Hedging Your Portfolio Against Quantitative Easing
When there is an economic slowdown, the government has a variety of ways to attempt to stimulate the economy: lowering interest rates, increasing credit through lending, offering tax credits or injecting more money into the system through the buying up of bonds, which is called Quantitative Easing (QE).
These fiscal techniques to manage the economy have a tremendous impact on investors – and some of it isn’t good. For example, with QE, the government (and therefore the taxpayer) are essentially taking on more debt that has to be repaid. If the expected economic growth doesn’t materialize or match the printing of new money, inflation spikes.
However, investors aren’t helpless. By hedging, and building a diversified portfolio, investors can mitigate some of the impact of central bankers attempts to stimulate the economy.
Central Banks and Quantitative Easing
In response to the financial crisis, Ben Bernanke, former Federal Reserve Chairman, embarked on the first round of U.S. quantitative easing with the purchase of $600 billion of mortgage-backed securities. By March of 2009, the Fed’s holdings had almost tripled to $1.75 trillion. The Fed started a second program, QE2, in 2010 before launching its third open-ended $85 billion-a-month program in late 2012. The Fed may be looking once more to printing presses with recent comments from current Federal Reserve Chairwoman Janet Yellen, suggesting that she may consider further QE efforts to help lift the pallid U.S. economy.
Their counterparts in Europe, most notably Mario Draghi, president of the European Central Bank, began “firing a cash bazooka” in March of 2015. The ECB’s quantitative easing program pumped one trillion euros into the system and in March of 2016 increased the bond-buying program to 80 billion euros a month. In conjunction, global central banks have further cut main interest rates to historic lows. Joining the Bank of Japan, Sweden, Switzerland, Denmark and the ECB has adopted negative interest rates in the effort to stimulate the European Economy.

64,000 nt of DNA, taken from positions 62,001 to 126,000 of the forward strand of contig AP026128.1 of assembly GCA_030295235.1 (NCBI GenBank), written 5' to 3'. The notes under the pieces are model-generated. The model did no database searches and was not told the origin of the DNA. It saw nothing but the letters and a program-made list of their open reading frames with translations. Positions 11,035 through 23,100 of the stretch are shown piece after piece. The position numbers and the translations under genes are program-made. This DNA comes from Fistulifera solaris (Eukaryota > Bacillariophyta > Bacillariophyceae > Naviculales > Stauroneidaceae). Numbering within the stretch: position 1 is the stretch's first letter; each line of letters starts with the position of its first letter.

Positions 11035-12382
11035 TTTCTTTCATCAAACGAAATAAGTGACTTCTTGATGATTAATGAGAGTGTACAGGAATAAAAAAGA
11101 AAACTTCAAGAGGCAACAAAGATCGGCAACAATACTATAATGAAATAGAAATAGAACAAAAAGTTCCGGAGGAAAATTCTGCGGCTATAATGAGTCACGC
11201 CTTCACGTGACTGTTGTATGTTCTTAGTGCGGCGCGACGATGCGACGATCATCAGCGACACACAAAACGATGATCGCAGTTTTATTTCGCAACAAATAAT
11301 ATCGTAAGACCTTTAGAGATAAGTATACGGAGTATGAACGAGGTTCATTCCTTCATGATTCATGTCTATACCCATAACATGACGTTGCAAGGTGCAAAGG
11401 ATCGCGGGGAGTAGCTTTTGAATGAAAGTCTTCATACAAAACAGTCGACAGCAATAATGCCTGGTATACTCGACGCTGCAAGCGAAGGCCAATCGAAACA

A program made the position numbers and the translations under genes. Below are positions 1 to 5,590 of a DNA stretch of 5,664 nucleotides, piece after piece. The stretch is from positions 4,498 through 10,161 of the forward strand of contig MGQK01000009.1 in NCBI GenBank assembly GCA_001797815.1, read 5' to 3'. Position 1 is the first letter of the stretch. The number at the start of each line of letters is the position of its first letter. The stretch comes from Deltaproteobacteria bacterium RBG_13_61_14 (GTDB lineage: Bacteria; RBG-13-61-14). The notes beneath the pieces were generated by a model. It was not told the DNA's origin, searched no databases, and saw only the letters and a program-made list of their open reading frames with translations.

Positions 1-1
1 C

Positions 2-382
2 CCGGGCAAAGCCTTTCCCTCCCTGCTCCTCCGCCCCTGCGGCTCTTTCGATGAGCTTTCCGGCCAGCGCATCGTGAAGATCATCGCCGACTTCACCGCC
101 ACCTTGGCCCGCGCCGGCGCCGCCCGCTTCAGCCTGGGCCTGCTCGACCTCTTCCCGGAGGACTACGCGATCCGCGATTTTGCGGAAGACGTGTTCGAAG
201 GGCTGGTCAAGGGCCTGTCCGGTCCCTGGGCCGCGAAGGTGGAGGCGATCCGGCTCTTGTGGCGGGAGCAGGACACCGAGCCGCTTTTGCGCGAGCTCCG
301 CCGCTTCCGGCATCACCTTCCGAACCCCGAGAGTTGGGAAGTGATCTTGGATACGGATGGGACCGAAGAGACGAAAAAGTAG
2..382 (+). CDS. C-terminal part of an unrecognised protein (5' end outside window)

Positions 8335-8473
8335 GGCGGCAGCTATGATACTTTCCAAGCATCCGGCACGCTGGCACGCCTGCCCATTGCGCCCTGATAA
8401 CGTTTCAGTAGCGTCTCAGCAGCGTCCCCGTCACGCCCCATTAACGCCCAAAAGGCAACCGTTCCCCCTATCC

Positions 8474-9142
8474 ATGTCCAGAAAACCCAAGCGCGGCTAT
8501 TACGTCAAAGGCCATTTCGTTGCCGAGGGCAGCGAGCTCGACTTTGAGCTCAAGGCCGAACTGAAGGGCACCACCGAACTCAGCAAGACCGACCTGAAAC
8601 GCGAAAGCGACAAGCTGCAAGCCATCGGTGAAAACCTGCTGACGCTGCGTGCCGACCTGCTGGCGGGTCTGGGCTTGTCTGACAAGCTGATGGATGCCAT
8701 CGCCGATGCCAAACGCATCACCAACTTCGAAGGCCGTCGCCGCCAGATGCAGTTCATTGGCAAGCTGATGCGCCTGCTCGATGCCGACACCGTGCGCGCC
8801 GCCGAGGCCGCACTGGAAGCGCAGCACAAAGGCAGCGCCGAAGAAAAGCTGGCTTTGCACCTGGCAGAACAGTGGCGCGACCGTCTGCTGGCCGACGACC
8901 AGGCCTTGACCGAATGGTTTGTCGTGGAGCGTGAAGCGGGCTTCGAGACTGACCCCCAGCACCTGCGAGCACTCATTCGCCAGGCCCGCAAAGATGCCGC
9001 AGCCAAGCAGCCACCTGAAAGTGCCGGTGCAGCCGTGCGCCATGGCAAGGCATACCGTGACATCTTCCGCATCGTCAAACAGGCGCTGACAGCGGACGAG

Even with the extraordinary measures being taken with QE programs, the global economy is still showing lackluster signs of growth. In response, savvy investors are seeking shelter in lower risk assets or hedges to their current allocations. Bonds typically provided this shelter, as they are low risk and low return, but are now facing stronger headwinds due to the zero and negative interest rates across the globe.
Gold and Silver – hedging against inflation
The shake-up or uncertainty in the bond market has proven bullish for precious metals, which have historically been one effective tool used to protect wealth because it’s considered a contra asset. Most precious metals also hedge investors against inflation because commodities have a tendency to appreciate during times of higher inflation.
Each investors’ needs vary but protecting one’s portfolio against global central bank stimulus can be strategically achieved with a solid diversification strategy including one that owns precious metals.
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Inflation: The Silent Wealth KillerInflation [in-fley-shuh n] noun 1. Economics. A persistent, substantial rise in the general level of prices related to an increase in the volume of money and resulting in the loss of value of currency.